The first half of the book focuses more on Angelique and Pierre's relationship while the second half deals more with the war and their fight for survival. While the plot was amazing and very intriguing, I must admit I had a hard time liking the characters. It's not that I hated them, it's just I didn't really find them interesting. For one, Pierre is very full of himself and in his flirtations with Angelique he tends to brag about himself.
"You're not just saying yes because I'm such a good kisser, are you?"
She laughed. "Of course that's why... What other reason could there possibly be?"
"Oh, let's see. Because you think I'm incredibly handsome, and sweet, and fun. And because I can cook the best stuffed whitefish in the world."
"And because you're very conceited," she teased.
While sometimes these little jokes are cute they tend to get annoying. I much prefer it when the guy is humble than when he's blatantly flirting with a girl. And while I didn't despise Angelique (she was supper sweet!), I just have other literary heroins that I like much better. I really didn't start liking the characters until the last part of the book when they started to overcome some of their "human sinful nature."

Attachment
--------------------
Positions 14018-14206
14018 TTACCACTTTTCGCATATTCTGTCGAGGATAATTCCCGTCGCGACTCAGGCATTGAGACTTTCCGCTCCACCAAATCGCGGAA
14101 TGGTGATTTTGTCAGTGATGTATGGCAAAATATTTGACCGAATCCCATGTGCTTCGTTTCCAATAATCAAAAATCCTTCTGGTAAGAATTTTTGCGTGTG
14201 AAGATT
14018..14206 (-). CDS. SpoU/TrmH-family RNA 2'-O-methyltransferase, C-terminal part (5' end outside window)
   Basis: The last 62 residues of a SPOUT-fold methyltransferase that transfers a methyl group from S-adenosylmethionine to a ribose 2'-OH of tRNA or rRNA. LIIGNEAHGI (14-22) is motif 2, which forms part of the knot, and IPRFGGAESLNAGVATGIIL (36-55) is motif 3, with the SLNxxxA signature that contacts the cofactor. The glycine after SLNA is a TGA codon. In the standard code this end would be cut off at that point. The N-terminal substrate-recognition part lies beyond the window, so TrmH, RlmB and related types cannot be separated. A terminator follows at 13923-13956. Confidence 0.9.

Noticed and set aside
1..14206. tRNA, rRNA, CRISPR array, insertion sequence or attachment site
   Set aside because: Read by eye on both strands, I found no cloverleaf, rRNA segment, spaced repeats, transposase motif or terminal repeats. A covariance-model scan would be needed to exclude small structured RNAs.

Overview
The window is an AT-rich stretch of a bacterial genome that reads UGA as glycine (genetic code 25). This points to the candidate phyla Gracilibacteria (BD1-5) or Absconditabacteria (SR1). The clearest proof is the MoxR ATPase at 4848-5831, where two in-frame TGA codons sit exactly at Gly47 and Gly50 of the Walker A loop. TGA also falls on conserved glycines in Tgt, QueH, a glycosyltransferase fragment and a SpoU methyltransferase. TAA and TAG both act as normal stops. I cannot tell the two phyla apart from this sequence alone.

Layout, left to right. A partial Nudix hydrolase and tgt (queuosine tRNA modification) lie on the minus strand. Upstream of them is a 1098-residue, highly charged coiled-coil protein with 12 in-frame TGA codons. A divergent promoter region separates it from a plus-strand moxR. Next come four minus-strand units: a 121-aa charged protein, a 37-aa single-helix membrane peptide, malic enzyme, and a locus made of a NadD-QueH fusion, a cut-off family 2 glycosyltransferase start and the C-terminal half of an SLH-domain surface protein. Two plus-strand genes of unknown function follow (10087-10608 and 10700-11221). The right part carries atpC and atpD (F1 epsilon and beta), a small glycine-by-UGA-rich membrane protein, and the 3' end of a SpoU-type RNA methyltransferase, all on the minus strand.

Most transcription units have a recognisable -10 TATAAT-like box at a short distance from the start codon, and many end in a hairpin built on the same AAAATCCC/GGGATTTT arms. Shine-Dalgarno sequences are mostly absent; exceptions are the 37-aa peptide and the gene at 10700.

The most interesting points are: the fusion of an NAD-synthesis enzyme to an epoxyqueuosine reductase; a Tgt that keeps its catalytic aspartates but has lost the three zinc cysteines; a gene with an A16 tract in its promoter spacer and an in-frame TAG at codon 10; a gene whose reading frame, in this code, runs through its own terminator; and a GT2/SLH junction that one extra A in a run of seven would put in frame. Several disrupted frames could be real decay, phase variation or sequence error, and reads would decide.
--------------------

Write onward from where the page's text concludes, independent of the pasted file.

Remember when I wrote my review for until i found you by Victoria Bylin and I mentioned that I thought couples should be careful with how physical they are with each other because things can become very dangerous? Well this book is another great example of what I mean. As mentioned above Angelique is betrothed to Pierre's brother Jean and while she tries to honor her vow to him, she very quickly ends up basically cheating on him. She and Pierre are not careful around each other and pretty soon they're ending up alone way too much and kissing each other. The author does handle the situations very well in the end however, using them to teach the characters a lesson. I just thought I would elaborate a little more on what I meant in my last book review.
Along with the frequent kisses there are a few sexual references in the book. Angelique's stepfather sleeps with several women and is very unfaithful to his wife. The author does discuss the sinfulness of his ways and Angelique does learn from him but it is mentioned. I think the author handles this issue very well. She doesn't go into much detail but it is mentioned throughout the whole book.
Something else I had a problem with was the "swimming" scenes. Twice Pierre and Angelique go swimming in one of the island's lakes. While them swimming is not what I had a problem with, the fact that Angelique swims in her chemise and Pierre goes without a shirt is. I know this isn't such a big deal in our society today because a chemise of that time covered more than most dress of today do, but the fact of the matter is that this was a woman's underwear and to see a man without his shirt was considered very inappropriate. Nothing happens during these scenes, but the two of them are definitely swimming in their underwear!